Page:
Weight loss might not only help cut dementia risk but also boost brain power, according to a study published in the journal
.Researchers from Toulouse University Hospital in France tested the cognitive ability in over 2,200 healthy workersaged 32 to 62. Middle-aged adults with a high BMI scored less on cognitive tests than those with a low BMI. For example, a test involving word memory recall showed that those with a BMI of 20 (considered healthy)remembered an average of nine out of 16 words, while those with a BMI of 30 (classed as obese) remembered anaverage of seven out of 16 words.Study author Dr Maxime Cournot suggested that these findings may be due to a host of factors including thethickening and hardening of cerebral vessels because of obesity, or possibly the development of insulin resistance.
Cournot M, Marquie JC, Ansiau D, Martinaud C, Fonds H, Ferrieres J and Ruidavets JB. 2006. Relation between body mass index and cognitive function in healthymiddle-aged men and women.
. 67 (7) 1208-14.
Research suggests that drinking fruit and vegetable juices frequently may cut the risk of developing Alzheimer’sdisease.In a study published in the
American Journal of Medicine
, US and Japanese scientists followed almost 2,000 peoplefor up to 10 years. Risk for Alzheimer’s was a massive 76 per cent lower among those who drank juice more thanthree times a week, compared with those who drank it less than once weekly. They concluded that fruit andvegetable juices may play an important role in delaying the onset of Alzheimer’s disease, particularly among thosewho are at high risk for the disease.
Dai Q, Borenstein AR, Wu Y, Jackson JC and Larson EB. 2006. Fruit and vegetable juices and Alzheimer's disease: the
American Journal of Medicine
.119 (9) 751-9.
People who eat omega-3 fatty acids may have a lower risk of Alzheimer’s later in life say researchers fromAberdeen University. 120 over-64s were given written intelligence tests and gave blood samples for analysis. Therewas a clear link between better results and the presence of omega-3s, but only in those missing a particular genethought to predispose to Alzheimer’s. In those with the gene present, the omega-3 fats made no difference to their test scores.Omega-3s are a type of polyunsaturated fat. Good vegetarian sources include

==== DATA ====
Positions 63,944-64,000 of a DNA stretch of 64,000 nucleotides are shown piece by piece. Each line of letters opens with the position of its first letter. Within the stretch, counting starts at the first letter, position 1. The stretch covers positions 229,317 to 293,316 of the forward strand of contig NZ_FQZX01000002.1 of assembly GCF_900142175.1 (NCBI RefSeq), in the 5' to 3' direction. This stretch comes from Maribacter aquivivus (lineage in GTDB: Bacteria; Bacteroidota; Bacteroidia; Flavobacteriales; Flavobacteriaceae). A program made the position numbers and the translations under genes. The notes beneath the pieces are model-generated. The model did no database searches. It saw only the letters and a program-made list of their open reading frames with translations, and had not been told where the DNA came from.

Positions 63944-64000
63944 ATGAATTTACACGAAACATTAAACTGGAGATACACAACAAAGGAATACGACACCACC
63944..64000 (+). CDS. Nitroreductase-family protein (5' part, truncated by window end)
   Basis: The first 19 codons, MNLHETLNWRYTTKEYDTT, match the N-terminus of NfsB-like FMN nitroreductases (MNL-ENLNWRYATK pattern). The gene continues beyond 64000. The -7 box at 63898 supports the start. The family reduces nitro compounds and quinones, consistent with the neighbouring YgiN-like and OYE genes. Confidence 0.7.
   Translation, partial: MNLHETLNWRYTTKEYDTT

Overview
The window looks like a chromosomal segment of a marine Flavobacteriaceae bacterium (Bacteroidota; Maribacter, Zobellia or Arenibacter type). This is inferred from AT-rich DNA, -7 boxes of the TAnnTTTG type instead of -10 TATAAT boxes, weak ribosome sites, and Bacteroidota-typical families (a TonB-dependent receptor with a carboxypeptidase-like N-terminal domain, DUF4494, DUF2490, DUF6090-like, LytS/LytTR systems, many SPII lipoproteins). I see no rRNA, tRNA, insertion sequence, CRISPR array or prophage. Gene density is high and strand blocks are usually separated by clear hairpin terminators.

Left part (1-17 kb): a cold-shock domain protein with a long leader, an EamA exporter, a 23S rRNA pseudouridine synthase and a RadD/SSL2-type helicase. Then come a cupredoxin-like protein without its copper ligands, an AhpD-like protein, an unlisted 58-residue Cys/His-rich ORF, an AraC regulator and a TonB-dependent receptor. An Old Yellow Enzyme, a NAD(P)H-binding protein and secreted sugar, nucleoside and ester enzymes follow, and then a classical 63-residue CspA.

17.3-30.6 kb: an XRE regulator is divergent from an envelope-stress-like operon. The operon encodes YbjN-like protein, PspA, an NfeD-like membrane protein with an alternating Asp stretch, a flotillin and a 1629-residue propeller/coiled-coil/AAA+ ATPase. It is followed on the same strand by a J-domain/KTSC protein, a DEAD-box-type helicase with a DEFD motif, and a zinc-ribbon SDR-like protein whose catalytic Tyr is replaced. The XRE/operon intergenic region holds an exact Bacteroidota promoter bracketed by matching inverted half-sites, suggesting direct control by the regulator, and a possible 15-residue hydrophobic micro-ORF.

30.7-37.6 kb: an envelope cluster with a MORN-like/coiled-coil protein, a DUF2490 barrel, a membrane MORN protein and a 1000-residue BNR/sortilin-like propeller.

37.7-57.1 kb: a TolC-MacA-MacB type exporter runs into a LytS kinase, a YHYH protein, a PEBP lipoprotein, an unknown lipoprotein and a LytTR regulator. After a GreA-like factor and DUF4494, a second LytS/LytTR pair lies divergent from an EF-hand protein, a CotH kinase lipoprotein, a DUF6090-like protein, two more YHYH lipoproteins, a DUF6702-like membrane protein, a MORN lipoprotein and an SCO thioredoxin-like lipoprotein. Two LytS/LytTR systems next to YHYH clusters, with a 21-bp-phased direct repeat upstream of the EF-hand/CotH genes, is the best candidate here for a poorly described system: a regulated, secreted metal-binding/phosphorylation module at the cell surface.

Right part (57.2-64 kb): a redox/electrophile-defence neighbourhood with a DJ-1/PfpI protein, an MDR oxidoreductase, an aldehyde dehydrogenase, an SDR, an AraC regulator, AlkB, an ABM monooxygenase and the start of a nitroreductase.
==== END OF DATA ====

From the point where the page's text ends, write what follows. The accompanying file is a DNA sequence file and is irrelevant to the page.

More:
flaxseeds (linseeds), walnuts andtheir oils
.Omega-3 fatty acids 1 daily portion is one of the following…Flaxseed (linseed) oil 1 teaspoonGround flaxseed (linseed) 1 tablespoonHempseed oil 1 tablespoonRapeseed oil 1 tablespoonWalnuts 8 halves/28g/1ozHempseed 5 tablespoons
Whalley, L.J., Deary, I.J., Starr, J.M., Wahle, K.W., Rance, K.A., Bourne, V.J. and Fox, H.C. 2008. n-3 Fatty acid erythrocyte membrane content, APOEvarepsilon4, and cognitive variation: an observational follow-up study in late adulthood.
American Journal of Clinical Nutrition
. 87 (2) 449-454.
People with high cholesterol levels in mid-life are more likely to develop Alzheimer’s than those with lowcholesterol, according to new research from California. From a group of 9,752 people (whose cholesterol had been measured in their 40s) 504 developed Alzheimer’s. Those with high cholesterol levels in mid-life were 50 per cent more likely to develop this disease later in life.
Midlife Serum Total Cholesterol and Risk of Alzheimer s Disease and Vascular Dementia Three Decades Later
; Solomon, A., Kuopio, Finland,Kivipelto, M., Stockholm, Sweden, Zhou, J., Whitmer, R.A., Oakland, CA. American Academy of Neurology 60th Anniversary Annual Meeting, Chicago, 16April 2008.